0-9 | A | B | C | D | E | F | G | H | I | J | K | L | M | N | O | P | Q | R | S | T | U | V | W | X | Y | Z

Image 43 of Catalogue of the University of Kentucky, Volume 8 (1915-1916)

Part of University of Kentucky course catalogs, 1865-

. · 44 THE UNIVERSITY OF KENTUCKY. ` - Biological Laboratm·y—The new biological laboratory, hyperimmune genei - ` · sheds and infection cots, all erected out of funds provided for in the act stone _ _ . of 1912, were completed in June, 1913. The laboratory is a twostoiy work ‘ . brick building, with Bedford stone trimmings. The first Hoor containsa agric i general preparation room, in which the hogs are washed and weighed; togei a large operating room, where the serum is drawn from the hyperim. entir _ _ ° munes; an enclosed room for the final bleeding of hyperimmunes; a room also ' . for the washing and sterilization of all instruments and utensils; and a three room for the final preparation and bottling of serum. The second fioor i · contains an office for the veterinarians in charge and swell equipped desig pathological and bacteriological laboratory for the study and investiga- Depz ` tion of the diseases of farm animals. The basement contains two cold with storage rooms in which the serum is stored; a room in which to mix the pres: serum; a boxing and shipping room, and a room for the heating plant. tric The first floor and basement are made of reinforced concrete, and every- testi thing is arranged and managed in a sanitary manner. The hyperimmune atus sheds, consisting of concrete pens, have a capacity of from three to five in ti hundred hogs. perit The original biological laboratory has been enlarged and converted chen into a virus laboratory where all the virulent material is handled. This Indv is a frame structure, with concrete Hoors, divided into four rooms; a sets preparation room where all aninials are washed and prepared for opera- ble tion; a final bleeding room where all virus animals are bled; a large Zeit operating room where immunes are hyperimmunized, and a room for the Seei handling and preparing of virus. glee Bomny—The Department of Botany occupies twolaboratories on the Im first fioor of the Agricultural Building. One of these rooms is used as a Chi] general laboratory for beginning work and is capable of accommodating 5 V forty-five students. It is well lighted and equipped with individual 0YE* desks, microscopes and such other apparatus as is necessary for element- Yer ary work. The other room available for botany is much smaller and not elgi so well lighted for microscopical work. It is capable of accommodating - OTE twelve students and is equipped and used for advanced courses, including tec] plant physiology, plant pathology, histology, etc. The equipment of this NP laboratory includes in addition to twelve desks, a steam sterilizing oven, a dry air sterlizing oven and a paraffin oven, a chemical case, and a srniiii mei botanical library. Between the two laboratories, which are adjoining, ie am a small storage room for botanical supplies. am Chemistry—A well furnished laboratory with balance room, nitrogen _ room, apparatus room and convenient oiiice, comprising, in all, 1300 square bm feet of fioor space on the second floor of Scovell Hall, is devoted to the me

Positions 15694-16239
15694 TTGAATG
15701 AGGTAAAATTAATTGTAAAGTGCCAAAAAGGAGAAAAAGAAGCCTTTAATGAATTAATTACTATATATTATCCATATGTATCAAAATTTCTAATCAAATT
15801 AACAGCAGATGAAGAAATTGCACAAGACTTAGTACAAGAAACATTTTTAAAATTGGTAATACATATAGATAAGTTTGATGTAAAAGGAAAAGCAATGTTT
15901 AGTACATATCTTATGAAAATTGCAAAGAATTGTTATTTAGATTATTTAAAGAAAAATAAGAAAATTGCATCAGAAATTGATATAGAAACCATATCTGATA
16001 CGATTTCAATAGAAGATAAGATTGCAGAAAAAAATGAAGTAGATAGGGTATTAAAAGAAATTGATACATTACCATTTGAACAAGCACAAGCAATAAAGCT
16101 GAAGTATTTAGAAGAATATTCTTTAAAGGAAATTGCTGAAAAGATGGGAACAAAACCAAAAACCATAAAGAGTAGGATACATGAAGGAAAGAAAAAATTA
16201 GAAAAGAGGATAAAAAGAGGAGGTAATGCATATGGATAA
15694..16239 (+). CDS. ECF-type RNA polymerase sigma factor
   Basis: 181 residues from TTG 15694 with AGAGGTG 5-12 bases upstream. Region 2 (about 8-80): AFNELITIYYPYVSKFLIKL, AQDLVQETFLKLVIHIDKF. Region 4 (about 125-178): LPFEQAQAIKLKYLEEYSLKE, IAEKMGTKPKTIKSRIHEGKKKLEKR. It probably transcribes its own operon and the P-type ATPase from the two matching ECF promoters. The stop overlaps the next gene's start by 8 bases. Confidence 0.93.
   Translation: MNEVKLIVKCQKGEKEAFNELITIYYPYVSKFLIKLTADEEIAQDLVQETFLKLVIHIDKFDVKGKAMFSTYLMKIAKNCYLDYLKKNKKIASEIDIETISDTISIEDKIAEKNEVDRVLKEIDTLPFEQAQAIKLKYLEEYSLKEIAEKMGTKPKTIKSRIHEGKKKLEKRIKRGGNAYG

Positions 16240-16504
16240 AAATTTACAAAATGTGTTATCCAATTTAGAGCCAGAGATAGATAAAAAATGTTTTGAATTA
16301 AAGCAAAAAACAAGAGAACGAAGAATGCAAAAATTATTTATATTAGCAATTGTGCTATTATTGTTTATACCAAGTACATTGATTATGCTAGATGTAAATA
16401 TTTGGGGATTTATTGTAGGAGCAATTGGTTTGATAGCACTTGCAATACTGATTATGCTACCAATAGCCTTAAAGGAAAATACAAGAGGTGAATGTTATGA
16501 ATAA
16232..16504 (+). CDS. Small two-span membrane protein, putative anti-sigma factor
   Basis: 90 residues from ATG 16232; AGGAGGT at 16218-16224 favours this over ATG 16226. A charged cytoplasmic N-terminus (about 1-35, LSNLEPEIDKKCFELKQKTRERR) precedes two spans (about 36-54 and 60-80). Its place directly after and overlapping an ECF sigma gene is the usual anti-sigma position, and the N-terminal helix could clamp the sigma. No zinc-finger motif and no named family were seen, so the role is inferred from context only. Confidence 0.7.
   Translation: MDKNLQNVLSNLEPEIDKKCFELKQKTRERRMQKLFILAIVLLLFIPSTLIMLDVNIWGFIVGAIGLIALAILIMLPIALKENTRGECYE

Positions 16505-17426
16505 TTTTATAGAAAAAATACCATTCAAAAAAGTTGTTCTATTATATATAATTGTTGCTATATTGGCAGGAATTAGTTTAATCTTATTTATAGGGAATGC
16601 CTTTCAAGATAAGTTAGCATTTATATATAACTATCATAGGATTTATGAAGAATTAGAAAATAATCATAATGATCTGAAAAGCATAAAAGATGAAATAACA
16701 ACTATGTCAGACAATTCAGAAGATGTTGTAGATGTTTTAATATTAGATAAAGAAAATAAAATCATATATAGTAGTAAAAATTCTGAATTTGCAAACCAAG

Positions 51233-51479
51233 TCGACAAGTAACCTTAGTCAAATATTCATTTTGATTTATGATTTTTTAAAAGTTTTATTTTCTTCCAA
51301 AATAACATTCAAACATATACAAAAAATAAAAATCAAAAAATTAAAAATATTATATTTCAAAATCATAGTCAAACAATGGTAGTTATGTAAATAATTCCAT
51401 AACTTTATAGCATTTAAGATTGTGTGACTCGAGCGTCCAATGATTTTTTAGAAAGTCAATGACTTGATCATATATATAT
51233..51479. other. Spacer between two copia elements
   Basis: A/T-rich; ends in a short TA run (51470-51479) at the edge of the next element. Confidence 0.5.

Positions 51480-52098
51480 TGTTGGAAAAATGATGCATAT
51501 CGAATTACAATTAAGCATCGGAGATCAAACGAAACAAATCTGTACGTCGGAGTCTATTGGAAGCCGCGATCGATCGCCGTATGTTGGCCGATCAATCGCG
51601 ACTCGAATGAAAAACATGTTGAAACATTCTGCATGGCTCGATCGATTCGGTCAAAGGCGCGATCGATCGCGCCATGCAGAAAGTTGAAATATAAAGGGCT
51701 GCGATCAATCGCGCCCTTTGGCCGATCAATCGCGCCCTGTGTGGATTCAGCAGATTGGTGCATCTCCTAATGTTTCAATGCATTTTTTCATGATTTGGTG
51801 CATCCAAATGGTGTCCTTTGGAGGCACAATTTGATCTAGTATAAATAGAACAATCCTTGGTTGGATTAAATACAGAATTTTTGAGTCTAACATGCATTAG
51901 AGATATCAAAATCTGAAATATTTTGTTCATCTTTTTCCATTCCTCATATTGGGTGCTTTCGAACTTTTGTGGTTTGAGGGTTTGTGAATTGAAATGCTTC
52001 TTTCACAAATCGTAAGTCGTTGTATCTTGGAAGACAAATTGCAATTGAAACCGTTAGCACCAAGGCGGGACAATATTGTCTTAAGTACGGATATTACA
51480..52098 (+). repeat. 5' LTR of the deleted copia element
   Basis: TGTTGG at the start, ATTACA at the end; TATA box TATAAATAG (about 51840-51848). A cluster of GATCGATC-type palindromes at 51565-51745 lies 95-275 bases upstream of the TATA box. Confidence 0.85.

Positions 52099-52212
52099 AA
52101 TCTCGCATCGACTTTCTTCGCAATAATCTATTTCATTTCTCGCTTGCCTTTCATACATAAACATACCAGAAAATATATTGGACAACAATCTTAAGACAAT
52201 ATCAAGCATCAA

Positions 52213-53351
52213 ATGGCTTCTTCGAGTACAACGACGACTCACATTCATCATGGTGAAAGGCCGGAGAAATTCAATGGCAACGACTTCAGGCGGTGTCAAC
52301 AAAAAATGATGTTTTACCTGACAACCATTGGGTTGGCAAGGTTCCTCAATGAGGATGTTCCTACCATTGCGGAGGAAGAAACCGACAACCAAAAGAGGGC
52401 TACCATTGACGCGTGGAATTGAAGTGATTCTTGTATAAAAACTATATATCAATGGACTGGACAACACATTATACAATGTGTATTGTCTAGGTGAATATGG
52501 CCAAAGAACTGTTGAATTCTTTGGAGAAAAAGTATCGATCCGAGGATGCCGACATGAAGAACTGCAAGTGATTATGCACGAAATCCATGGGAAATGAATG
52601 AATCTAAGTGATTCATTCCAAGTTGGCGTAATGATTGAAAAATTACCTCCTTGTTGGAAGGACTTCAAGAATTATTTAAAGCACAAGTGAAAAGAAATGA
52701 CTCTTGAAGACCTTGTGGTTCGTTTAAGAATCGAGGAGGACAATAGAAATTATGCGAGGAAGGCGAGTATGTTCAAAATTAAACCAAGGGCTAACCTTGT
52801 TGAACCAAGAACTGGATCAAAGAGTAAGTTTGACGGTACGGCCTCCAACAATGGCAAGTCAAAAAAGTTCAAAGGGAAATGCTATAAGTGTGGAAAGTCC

Hosted by the University of Kentucky

Contact us: